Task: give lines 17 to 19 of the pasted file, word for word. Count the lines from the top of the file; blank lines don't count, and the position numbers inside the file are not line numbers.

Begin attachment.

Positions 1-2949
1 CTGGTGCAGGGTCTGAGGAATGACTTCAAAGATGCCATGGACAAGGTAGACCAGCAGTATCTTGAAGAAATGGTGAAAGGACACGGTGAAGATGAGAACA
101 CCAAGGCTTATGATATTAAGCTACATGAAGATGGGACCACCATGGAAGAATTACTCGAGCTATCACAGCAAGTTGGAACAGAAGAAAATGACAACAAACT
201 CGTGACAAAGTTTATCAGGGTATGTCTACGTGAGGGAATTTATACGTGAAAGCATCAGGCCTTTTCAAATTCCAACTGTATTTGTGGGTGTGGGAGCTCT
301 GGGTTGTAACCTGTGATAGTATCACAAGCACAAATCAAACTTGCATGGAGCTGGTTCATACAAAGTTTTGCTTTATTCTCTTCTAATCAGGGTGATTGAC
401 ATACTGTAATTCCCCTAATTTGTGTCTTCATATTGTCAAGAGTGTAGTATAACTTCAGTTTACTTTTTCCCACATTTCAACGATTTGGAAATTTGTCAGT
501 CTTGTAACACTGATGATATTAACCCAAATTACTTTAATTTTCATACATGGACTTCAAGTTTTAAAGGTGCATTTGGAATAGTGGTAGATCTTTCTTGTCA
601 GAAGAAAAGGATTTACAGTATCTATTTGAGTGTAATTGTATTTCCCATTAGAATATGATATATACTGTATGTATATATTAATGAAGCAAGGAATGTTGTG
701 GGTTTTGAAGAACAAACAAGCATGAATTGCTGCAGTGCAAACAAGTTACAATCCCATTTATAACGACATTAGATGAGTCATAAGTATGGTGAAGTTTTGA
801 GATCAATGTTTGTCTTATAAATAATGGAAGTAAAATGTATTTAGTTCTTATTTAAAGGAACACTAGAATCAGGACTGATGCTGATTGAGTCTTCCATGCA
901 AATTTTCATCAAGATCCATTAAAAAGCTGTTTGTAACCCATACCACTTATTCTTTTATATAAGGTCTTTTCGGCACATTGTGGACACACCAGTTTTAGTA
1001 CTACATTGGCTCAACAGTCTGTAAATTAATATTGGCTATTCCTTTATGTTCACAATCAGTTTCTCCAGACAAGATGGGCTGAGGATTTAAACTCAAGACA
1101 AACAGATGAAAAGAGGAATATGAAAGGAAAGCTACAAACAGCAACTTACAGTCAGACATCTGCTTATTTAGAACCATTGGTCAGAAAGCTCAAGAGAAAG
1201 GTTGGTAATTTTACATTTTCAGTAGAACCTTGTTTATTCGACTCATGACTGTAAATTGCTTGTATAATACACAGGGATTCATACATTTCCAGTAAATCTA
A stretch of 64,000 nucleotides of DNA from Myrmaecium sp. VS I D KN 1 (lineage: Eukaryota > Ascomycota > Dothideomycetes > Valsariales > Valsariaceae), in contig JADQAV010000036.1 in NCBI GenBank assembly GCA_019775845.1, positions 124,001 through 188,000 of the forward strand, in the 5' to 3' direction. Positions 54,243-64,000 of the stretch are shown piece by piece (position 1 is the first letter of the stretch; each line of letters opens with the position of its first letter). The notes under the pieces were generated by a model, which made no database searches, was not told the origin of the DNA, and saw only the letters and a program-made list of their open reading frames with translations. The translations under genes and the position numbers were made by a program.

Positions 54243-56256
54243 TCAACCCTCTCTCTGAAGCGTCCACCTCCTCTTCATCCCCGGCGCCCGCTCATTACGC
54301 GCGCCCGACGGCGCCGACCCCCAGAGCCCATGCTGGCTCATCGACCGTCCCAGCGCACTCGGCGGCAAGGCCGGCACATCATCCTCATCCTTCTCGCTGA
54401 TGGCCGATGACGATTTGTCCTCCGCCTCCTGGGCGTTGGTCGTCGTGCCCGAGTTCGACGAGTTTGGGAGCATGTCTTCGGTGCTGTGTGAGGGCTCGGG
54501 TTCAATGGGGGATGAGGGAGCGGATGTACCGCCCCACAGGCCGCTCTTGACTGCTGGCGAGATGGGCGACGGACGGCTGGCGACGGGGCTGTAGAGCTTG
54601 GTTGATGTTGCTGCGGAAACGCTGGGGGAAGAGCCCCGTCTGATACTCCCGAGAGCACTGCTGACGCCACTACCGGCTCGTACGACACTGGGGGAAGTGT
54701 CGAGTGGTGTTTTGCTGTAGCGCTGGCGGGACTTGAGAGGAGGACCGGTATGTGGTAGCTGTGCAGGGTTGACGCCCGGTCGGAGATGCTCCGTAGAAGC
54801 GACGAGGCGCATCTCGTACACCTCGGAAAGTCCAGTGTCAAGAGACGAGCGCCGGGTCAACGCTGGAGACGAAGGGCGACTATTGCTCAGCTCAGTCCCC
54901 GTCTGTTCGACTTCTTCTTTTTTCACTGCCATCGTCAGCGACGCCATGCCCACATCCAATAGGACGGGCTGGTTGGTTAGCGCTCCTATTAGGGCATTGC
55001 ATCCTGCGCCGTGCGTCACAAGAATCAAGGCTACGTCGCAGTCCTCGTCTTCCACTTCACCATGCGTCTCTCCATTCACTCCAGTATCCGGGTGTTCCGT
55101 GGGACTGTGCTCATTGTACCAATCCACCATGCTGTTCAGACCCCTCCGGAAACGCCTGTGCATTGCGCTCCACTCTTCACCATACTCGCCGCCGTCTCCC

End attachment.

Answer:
54243 TCAACCCTCTCTCTGAAGCGTCCACCTCCTCTTCATCCCCGGCGCCCGCTCATTACGC
54301 GCGCCCGACGGCGCCGACCCCCAGAGCCCATGCTGGCTCATCGACCGTCCCAGCGCACTCGGCGGCAAGGCCGGCACATCATCCTCATCCTTCTCGCTGA
54401 TGGCCGATGACGATTTGTCCTCCGCCTCCTGGGCGTTGGTCGTCGTGCCCGAGTTCGACGAGTTTGGGAGCATGTCTTCGGTGCTGTGTGAGGGCTCGGG